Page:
Creating modern knowledge hubs
The public libraries in Olsztyn, Poland, and Marijampole, Lithuania, each opened an innovative multimedia centre offering a broad range of individual and group courses to children and adults. Besides teaching new skills in a cheerful and dynamic learning environment, the centres have lured more visitors to the libraries themselves.
“More than 1 400 elderly citizens have learnt how to operate a computer and write and send emails.”
Ilona Sekścińska, project manager and library custodian
Local residents have taken free courses in computer, music, languages, science and art, taught by professional IT specialists, musicians, artists and teachers in a dynamic learning environment. The emphasis is on fun and interactive education using modern computers and other equipment, including video cameras, musical keyboards, and devices to measure speed and sound.
Lifelong learning in the library
Working together allowed the libraries to share the costs of buying software, as well as hold video conferences and other joint activities. The centres cater primarily to children, but also welcome adults (including senior citizens) and people with disabilities who take part in classes and other activities.
Everyone who takes part in a course receives a certificate of achievement. The courses have not only taught new skills and self-confidence, they have also transformed the libraries’ public image from dull collections of archaic books into lively, unconventional learning institutions. The success has inspired the creation of seven similar centres in Poland and a second in Lithuania.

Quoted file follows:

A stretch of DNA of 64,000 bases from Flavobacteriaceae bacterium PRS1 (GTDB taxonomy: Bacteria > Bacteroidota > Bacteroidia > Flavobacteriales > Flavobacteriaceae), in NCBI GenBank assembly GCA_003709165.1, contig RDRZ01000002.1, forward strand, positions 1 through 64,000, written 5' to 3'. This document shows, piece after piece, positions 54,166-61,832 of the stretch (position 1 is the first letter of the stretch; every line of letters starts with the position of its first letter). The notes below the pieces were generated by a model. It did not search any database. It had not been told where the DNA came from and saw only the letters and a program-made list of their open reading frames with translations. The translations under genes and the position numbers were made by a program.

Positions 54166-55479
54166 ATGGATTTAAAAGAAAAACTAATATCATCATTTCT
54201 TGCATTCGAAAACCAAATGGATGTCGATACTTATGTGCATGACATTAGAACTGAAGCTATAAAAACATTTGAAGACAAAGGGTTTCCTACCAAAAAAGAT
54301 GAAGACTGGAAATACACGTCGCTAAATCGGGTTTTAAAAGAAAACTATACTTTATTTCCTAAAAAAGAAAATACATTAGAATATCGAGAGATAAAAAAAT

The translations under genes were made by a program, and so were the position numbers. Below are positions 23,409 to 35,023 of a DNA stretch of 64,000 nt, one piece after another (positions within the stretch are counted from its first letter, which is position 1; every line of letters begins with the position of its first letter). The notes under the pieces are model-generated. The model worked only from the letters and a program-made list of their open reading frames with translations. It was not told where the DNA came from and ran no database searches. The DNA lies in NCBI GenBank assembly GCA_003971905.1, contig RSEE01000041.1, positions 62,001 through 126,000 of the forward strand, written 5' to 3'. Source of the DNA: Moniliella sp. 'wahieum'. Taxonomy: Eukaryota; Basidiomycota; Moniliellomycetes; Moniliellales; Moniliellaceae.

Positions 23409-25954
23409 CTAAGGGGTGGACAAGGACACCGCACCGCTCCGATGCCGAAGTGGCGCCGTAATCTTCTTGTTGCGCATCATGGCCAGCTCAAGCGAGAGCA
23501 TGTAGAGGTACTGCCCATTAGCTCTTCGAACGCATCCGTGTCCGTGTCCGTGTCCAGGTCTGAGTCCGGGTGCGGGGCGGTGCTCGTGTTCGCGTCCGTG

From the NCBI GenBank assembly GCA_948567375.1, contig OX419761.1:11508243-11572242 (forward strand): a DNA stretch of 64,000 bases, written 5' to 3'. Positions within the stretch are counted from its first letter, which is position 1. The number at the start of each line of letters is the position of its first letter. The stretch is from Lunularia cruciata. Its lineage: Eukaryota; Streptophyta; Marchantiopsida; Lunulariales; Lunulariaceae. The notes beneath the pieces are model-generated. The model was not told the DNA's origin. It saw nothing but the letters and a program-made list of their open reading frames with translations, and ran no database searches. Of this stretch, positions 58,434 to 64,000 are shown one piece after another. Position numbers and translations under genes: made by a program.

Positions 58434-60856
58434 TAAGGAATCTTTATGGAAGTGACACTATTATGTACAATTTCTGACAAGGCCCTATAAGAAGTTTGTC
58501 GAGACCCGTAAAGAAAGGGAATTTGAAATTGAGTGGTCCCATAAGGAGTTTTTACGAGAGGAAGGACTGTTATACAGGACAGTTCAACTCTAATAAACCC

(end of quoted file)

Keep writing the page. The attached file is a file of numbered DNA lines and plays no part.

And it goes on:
Economic and social rebirth
Olsztyn and Marijampole are the capitals of their regions, both among the poorest in the EU. ICT skills and overall educational levels are severely lacking in both regions, which are dominated by agriculture and other traditional sectors.
By providing innovative and attractive learning methods for people of all ages, the centres sought to bring about the long-term economic and social rebirth of the regions. This is seen as very probable, given the fact that the centres are constantly filled with children and adults, learning new skills on the computers.
The project was conceived and led by the Olsztyn public library, which opened its multi-centre three months earlier than the one in Marijampole. As a result, the Polish partner could share its experience with its Lithuanian counterpart, and both could test their equipment in virtual cross-border communication (like e-conferences and joint weather forecasting).
Local authorities in Olsztyn and Marijampole have committed to financing the operation of the multi-centres for five years, covering staff salaries and other expenses so that the centres can keep providing free services. The project has also prompted several joint initiatives between the centres and local schools, cultural institutions and other organisations.